This post is by John Delaney, Associate Vice President, European Mobility, IDC.
Microsoft’s CEO Satya Nadella recently said that the company is to evolve towards a mobile first, cloud first world of business. In this world, mobile and cloud technologies are intrinsically linked – mobile devices, connected to the cloud, will give employees access to their business resources wherever and whenever they need it.
Microsoft is among the companies that are most strongly placed to deliver on the intersection between the two technologies. IDC has worked with the company to produce some research which looks at the mobility strategy of modern businesses and how Windows Phone 8.1 is positioned to fulfil the needs of this market.
My colleagues and I are thinking deeply about when, and how, enterprises will finally unleash the full power of a mobile first IT strategy. To provide a framework for our analysis of this evolution, we’ve drawn up the IDC’s Mobile Maturity Model for enterprise IT. The model defines five stages of maturity, which are very briefly summarised below:
The IDC Maturity Model for Mobility in Enterprise IT
Source: IDC, 2014
Our recent research has found that the majority of European organisations are in the “opportunistic” and "repeatable" stages of maturity. In these phases, IT departments are getting to grips with the idea that they must shift their focus away from dealing with the potential problems of mobility, and towards harnessing the power of mobility to deliver positive benefits to their business. However, they are still only at the very early stages of developing the processes, policies and frameworks that characterise a mature approach to IT development.
Most organisations have a long journey ahead before they reach the "managed" and "optimized" stages, in which mobility and cloud form the foundations of enterprise-wide IT developments that are geared to delivering sustained competitive advantage.
However, the adoption of mobility by enterprises is rapidly evolving. One of the most interesting findings from our research was the increasing tendency for European enterprises to take a choose-your-own-device (CYOD) approach to device procurement, in preference to the full bring-your-own-device (BYOD) model, thus shifting platform selection back to IT rather than end users. There are several reasons for this, not least of which is the fact that employees often feel unhappy about giving IT people control over their personal property.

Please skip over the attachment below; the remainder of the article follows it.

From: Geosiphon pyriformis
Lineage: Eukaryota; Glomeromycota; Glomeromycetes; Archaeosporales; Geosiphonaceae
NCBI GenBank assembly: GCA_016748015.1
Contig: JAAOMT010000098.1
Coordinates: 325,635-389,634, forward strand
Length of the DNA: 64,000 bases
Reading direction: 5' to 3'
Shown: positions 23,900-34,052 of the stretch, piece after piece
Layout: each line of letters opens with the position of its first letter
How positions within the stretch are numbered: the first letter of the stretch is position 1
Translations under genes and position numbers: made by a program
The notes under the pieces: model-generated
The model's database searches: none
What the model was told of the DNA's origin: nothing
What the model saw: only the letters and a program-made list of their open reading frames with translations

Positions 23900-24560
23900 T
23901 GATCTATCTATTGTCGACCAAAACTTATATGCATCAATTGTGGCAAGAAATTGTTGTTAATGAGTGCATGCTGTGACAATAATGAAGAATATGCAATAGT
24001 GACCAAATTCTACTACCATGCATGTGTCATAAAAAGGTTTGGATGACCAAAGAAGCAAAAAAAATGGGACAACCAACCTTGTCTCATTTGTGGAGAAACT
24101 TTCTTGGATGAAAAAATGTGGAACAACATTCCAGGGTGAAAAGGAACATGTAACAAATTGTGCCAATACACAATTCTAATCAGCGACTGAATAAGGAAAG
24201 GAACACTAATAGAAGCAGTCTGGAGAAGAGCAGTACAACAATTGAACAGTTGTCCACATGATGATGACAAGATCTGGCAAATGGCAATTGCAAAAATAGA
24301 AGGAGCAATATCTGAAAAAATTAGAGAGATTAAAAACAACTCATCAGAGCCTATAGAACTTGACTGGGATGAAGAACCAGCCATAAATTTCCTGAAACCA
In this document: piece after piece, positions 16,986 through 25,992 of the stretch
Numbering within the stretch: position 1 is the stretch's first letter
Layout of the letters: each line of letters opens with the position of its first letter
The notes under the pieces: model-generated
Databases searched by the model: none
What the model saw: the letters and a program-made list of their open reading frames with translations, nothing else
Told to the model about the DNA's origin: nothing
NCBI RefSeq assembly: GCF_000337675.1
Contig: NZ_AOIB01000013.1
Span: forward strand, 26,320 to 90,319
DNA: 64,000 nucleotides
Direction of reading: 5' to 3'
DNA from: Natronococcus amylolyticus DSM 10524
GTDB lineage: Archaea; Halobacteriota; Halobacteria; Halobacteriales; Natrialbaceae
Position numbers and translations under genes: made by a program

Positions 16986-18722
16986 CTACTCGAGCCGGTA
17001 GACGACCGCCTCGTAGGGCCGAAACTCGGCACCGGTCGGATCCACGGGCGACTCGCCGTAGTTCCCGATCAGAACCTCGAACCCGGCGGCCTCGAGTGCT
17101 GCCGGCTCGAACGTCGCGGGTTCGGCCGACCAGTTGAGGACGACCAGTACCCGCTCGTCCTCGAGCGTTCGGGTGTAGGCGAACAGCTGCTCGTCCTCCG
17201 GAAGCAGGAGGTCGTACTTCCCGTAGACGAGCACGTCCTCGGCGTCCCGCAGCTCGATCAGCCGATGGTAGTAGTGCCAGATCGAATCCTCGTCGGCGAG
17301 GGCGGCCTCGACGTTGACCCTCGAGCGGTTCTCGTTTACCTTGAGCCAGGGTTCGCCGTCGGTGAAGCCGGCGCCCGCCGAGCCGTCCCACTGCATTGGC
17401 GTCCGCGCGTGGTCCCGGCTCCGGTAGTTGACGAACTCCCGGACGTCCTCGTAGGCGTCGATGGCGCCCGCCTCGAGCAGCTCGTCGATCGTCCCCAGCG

This shift of device selection back towards the enterprise is among the current trends that are combining to present Microsoft with a massive opportunity in enterprise mobility. The newly released Windows Phone 8.1 aims to address that opportunity by encompassing substantial changes in both the platform itself and in the business model that underlies it:
Some commentators have described Windows 8.1 as "playing catch-up with Apple and Android". To a certain extent, one can see why: Apple added a suite of important new enterprise features in 2013 with iOS7; and device makers have never been charged a licence fee for using Android.
But the limited characterisation of Windows 8.1 as a "catch-up" release misses the point. With Windows 8.1 Microsoft has addressed all of the issues that have hampered its uptake by enterprises, and at the same time it has enhanced the advantages that it offers to enterprises in comparison with iOS and Android.
As a result, Windows Phone 8.1 offers enterprises a fully viable smartphone proposition, and one which means that enterprises no longer need to choose between:
With the availability of Windows Phone 8.1, consistency and variety are no longer an "either/or" proposition: enterprises can choose to have both.